Rock 'n Roll Forever in the Americas
What is rock 'n roll? Put a hundred musicians in one room, and we will get a hundred different definitions. The dictionary describes rock 'n roll as "a form of popular music that evolved in the 1950's from rhythm and blues, characterized by the use of electric guitars, a strong rhythm with an accent on the offbeat, and youth-oriented lyrics." But the contemporary significance of rock 'n roll is less about musical form. In the very blunt words of Ed Sanders, "The relationship between rock and revolution is granting that most musicians are a bunch of avaricious ass-sucking dogs, and most of the song writers (too), myself in many ways included. It's the form or the intention, or the implications of the music that make it interesting to the revolutionary. It's a tool and a tactic for getting children to revolt against the protoplasm that raised them and consider other forms of government, other forms of dealing with the situation. When you coordinate and liberate and release the sexuality and the minds of youth, and can twist it and change it toward a different goal and direction, via rock 'n roll, via fucking in the streets, via dope, via action, direct action ... then you can maybe push this country and we can rewrite the whole structure, based on the kind of energy released by rock 'n roll." In other words, rock 'n roll is a lifestyle. And it is a self-consciously controversial lifestyle embraced by some and condemned by others (quoting Frank Sinatra, "Rock is sung, played, and written for the most part by cretinous goons. By means of its almost imbecilic reiteration it manages to be the martial music of every sideburned delinquent on the face of the earth.").
We will now cites some surveys conducted in the Americas. These surveys were conducted in different countries. Due to socio-cultural differences in the reception of rock 'n roll music, the survey questions were not identical. In Latin America, it was necessary to make a distinction between imported English-language rock 'n roll music and the homegrown rock en espaņol. In the USA, it was necessary to distinguish between sub-genres such as classic rock hits, soft rock, progressive rock, etc.
In Latin America, the survey is the TGI Latina survey of 52,639 persons between the ages of 12 to 64 years old in nine different countries (Argentina, Brazil, Chile, Colombia, Ecuador, Mexico, Panama, Peru and Venezuela) conducted during 2001 and 2002. Within this survey, 27.7% of the respondents indicated that they frequently listen to rock 'n roll music which includes English-, Spanish- and Portuguese-language rock. In the USA, the survey is the MARS survey of 22,097 adults conducted during the first quarter of 2002. Within that survey, 43.9% of the respondents said that they frequently listen to rock 'n roll music which includes album oriented rock, progressive rock, classic rock, top 40 hits, soft rock, etc.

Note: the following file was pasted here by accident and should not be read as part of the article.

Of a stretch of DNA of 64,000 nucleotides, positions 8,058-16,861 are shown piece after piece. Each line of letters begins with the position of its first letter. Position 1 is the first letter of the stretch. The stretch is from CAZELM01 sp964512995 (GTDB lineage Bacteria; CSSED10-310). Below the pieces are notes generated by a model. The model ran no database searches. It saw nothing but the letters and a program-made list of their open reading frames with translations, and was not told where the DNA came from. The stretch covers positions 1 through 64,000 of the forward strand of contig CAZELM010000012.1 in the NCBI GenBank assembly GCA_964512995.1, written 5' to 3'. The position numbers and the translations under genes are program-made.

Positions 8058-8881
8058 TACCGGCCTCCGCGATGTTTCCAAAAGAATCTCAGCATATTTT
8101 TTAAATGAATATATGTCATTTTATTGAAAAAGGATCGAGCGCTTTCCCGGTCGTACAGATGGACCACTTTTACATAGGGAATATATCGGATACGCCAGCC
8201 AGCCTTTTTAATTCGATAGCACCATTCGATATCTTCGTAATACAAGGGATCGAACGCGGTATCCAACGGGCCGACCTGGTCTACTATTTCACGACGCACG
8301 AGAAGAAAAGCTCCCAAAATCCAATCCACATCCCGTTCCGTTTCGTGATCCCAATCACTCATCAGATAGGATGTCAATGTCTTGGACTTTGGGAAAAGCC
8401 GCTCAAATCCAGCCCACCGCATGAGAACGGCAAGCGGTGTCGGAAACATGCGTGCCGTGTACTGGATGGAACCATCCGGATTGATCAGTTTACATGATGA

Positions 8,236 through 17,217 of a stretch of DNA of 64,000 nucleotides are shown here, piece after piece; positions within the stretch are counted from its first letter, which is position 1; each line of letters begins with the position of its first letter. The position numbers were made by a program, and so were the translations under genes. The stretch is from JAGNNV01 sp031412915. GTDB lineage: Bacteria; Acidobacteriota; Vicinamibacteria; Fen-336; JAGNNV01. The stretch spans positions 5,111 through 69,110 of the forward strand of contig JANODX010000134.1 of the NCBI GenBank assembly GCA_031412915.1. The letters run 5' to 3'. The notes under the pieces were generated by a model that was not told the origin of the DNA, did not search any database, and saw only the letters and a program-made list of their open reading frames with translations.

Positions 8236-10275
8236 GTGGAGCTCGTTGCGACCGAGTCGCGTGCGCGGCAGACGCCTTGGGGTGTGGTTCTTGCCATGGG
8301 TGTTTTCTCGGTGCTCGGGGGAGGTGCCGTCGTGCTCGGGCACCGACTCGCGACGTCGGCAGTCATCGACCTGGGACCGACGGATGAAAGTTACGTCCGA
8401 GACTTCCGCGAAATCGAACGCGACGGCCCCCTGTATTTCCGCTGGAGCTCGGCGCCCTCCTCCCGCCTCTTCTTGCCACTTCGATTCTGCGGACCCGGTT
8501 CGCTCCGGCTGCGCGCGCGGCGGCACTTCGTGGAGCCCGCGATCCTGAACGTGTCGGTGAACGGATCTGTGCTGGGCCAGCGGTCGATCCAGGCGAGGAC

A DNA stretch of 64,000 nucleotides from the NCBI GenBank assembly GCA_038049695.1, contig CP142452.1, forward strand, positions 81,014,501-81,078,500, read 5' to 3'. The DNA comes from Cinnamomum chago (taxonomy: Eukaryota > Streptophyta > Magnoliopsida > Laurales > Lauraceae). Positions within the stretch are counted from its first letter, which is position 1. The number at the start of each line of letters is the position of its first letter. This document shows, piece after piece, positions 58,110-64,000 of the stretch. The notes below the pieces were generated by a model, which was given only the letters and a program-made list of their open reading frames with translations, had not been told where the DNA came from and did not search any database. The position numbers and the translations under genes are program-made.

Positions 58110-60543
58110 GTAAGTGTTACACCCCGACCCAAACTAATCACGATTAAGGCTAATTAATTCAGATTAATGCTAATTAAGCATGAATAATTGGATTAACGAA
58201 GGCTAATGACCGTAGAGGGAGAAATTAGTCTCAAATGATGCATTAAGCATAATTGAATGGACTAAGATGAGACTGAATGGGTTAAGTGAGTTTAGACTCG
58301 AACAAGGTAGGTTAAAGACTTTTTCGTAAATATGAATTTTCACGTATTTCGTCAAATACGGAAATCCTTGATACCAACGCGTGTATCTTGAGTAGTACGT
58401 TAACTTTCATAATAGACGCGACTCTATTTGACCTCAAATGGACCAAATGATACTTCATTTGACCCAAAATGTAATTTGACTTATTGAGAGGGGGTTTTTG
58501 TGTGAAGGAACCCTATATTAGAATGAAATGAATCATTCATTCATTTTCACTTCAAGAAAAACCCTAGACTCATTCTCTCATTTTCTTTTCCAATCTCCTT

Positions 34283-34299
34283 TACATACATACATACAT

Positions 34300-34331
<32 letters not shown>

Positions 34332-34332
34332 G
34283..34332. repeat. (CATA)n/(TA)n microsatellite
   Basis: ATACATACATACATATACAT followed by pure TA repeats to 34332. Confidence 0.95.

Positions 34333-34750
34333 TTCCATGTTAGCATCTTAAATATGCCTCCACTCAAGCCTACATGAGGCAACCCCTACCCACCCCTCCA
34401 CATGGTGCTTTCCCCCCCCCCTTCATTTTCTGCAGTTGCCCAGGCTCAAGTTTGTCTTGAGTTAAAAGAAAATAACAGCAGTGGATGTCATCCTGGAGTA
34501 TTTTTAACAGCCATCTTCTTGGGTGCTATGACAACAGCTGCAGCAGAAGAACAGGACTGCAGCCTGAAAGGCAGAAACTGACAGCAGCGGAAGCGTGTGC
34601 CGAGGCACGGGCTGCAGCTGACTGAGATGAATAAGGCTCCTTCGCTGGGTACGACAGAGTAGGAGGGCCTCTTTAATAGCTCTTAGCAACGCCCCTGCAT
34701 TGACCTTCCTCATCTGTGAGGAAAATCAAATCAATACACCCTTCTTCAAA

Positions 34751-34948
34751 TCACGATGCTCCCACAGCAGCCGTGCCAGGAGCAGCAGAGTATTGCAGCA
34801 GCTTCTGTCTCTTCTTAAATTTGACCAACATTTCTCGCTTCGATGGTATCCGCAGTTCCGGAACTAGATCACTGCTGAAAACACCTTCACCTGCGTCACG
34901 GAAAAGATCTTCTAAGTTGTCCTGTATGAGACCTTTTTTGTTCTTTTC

Our interest is less in the overall reception level of rock 'n roll music than in the differences in profiles. In the following two charts, we show the age/sex distributions. As the quote in the opening paragraph suggests, rock 'n roll is a generation-defining lifestyle choice. But this sharp generational difference cannot be sustained demographically over time. Rock 'n roll music came into being in the early 1950's in the USA, and the early fans are today into their 50's. The Who may have sung "I hope I die before I get old" in their song My Generation, but they and their fans have inevitably gotten old just as the scandalous music of Stravinsky is today grouped under the genre of classical music. In another twenty years or so, the US distribution of rock 'n roll listeners will no longer show that sharp drop at the top end.
In the next chart, we show the incidences by economic affluence. In Latin America, this is measured in terms of socio-economic level determined from ownership and access to products and services as well as social standing. In the USA, this is measured solely in terms of household income. Here, the patterns are distinctly different. In Latin America, rock 'n roll music is identifiably an import even in the localized rock en espaņol, and it competes for cultural space with indigenous forms such as musica popular brasileira, salsa/merengue, vallenato, cumbia, tango, etc. Consequently, the socio-economic profile is skewed upwards in Latin America.
If the point about rock 'n roll is a particular lifestyle, then its distinguishing mark is less about economic affluence. Rather, as the next chart, rock 'n roll is about an active lifestyle. Bearing in the mind that the incidence is 27.7% in TGI Latina and 43.9% in MARS for the survey universe, active people are more likely to listen to rock 'n roll.
Will rock 'n roll live forever, as the title of this article seems to suggest? To quote Nick Gillespie, "Rock -- a loose term that designates at best an inchoate impulse or sensibility in certain popular music--provides not only a youthful outlet against adults, but a forum where musical genres and traditions mingle promiscuously and often ridiculously; it creates a psychic location in which race, class, and gender lines can be dangerously blurred and overridden with wanton, hedonistic, and adolescent delight for kids of all ages." There is no one single rock 'n roll as this is an metomorphosing concept. If at first rock 'n roll was practiced by black rhythm 'n blues musicians, it was quickly co-opted and watered down by white mainstream musicians. Then along came the British invasion and the genre was reinvigorated immensely. And so life goes on.
(posted by Roland Soong, 10/12/2002)
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